This was an extraordinary meeting, which was convened by Senators Sheldon Whitehouse of Rhode Island and Rob Portman of Ohio. The focus of the meeting was Addiction and Criminal Justice and they were joined by a number of their associates in the Senate and House. Governor Peter Shumlin of Vermont also presented.
They convened a number of experts from the addiction treatment and Criminal Justice communities to focus on how to provide access to opioid addiction treatment in the Criminal Justice setting as well as the general population.
There were a number of messages which resonated throughout the day’s discussions from a number of Senators and Congressional representatives. It is clear that the issue of opioid dependence and addiction is on their radar screens. A number that was frequently sited throughout their deliberations was the fact that more than 100 Americans die from opioid overdose each day. It is also clear that a significant number of individuals who have become addicted to prescription opioids have migrated over to injecting heroin. There have been increasing initiatives to decrease access to the use of prescription opioids, including the introduction of tamper resistant formulations of prescription opioids, increasing utilization of Prescription Monitoring Programs, and more effective state legislation, curtailing the existence of “pill mills”, which dispensed large quantities of prescription opioids. Another critical component of increased heroin use is the large quantities of heroin being trafficked from Mexican drug cartels in purer form and at very low prices.
This has created a major public health crisis, which is marshalling the interests of elected officials as well as federal and state agency alcohol and drug abuse representatives. I expect that Governor Shumlin and his associates will be working with the National Governors’ Association to provide increasing policy focus in dealing with the public health crisis of prescription opioid abuse and heroin addiction, in addition to increasing access to treatment in appropriate and effective clinical treatment programs. This has already begun with an increased interest on the distribution of Naloxone Opioid Overdose Prevention Kits to first responders in different cities. The challenge will be in connecting these initiatives to increasing access to care once an overdose victim has been saved and before they have the opportunity to continue their untreated addiction and experience additional overdoses.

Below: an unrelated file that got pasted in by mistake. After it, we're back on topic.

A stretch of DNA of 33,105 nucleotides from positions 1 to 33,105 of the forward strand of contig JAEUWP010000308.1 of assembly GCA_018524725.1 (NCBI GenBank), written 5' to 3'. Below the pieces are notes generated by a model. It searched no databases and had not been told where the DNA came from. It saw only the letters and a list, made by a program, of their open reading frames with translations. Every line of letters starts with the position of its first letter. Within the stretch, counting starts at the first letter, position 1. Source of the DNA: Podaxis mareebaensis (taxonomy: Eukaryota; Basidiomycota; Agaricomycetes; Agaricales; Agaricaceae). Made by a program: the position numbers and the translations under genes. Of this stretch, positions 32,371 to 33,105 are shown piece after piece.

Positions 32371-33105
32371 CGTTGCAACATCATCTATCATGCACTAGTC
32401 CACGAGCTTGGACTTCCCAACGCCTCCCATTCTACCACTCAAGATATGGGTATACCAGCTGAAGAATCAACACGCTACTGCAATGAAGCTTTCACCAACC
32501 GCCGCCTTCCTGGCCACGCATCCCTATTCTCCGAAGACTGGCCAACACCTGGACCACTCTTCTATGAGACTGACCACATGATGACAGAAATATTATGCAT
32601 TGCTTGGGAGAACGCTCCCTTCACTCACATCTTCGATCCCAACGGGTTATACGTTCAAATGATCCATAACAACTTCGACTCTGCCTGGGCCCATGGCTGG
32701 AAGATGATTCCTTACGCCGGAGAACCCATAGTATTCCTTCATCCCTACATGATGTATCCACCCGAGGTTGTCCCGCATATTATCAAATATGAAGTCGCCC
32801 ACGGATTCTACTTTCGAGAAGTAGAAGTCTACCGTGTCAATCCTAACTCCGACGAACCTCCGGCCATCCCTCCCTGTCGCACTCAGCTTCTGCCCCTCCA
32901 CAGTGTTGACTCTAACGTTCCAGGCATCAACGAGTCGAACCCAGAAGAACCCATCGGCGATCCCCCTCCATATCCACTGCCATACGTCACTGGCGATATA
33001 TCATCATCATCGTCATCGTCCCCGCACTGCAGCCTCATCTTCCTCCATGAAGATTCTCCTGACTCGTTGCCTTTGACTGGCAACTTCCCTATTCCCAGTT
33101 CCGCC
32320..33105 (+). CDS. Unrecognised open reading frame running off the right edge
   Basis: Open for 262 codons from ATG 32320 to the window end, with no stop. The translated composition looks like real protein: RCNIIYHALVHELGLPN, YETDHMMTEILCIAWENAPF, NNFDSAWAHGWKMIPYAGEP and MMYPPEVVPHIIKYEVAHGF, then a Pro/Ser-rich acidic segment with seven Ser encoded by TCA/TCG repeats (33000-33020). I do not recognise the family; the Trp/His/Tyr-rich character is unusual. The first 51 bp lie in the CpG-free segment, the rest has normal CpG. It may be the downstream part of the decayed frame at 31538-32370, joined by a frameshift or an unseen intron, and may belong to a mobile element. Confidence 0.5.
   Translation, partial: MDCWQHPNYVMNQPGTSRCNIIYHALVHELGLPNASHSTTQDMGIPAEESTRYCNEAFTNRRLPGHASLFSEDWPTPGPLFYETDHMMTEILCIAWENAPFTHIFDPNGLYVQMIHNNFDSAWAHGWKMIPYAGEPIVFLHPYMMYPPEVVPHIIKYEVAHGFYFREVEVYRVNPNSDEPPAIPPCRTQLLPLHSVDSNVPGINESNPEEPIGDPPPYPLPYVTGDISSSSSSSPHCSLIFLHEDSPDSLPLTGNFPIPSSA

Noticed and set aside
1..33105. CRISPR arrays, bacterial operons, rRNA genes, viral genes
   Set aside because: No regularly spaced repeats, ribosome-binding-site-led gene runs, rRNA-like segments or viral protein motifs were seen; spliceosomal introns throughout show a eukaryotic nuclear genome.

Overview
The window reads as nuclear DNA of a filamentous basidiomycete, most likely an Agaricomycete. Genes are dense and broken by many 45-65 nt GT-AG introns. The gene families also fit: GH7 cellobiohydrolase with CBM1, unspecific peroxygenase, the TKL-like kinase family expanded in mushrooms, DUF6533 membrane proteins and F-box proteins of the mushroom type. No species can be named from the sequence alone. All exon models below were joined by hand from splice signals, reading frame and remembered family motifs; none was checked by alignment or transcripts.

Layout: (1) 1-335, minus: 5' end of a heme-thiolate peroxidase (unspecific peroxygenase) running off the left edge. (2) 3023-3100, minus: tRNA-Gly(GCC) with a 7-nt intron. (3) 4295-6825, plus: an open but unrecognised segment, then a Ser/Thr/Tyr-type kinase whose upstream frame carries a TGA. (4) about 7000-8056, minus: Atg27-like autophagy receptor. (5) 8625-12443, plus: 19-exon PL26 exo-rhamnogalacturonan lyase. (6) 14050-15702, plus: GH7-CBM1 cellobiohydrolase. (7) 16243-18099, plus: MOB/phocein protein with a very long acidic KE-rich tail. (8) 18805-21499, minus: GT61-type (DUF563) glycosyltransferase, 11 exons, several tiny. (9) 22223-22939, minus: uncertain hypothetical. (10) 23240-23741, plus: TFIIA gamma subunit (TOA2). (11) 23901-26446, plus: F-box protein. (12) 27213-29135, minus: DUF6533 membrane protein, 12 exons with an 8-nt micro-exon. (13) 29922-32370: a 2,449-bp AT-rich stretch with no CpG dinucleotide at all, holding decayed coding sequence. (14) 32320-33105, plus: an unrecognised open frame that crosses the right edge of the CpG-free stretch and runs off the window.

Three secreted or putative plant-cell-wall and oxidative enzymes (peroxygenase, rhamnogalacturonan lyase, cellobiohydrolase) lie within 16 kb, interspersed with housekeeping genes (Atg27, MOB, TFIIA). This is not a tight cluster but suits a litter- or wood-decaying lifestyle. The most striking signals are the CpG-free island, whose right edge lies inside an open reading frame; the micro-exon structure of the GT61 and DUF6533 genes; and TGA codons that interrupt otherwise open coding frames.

It was a remarkable Senate meeting, and there was clearly a focus on increasing access to the use of the federally approved medications to treat opioid addiction (methadone, buprenorphine, and Naltrexone/Vivitrol), through Drug Courts, probation and parole offices, and correctional institutions. We have an unusual opportunity, driven by great tragedy, to educate Americans about the dangers of opioid addiction and to work with a number of policy partners to increase access to such treatment interventions as a method decreasing the number of people who are getting addicted to prescription opioids and heroin. I am providing a link to a number of the photographs that were taken during the day’s proceedings.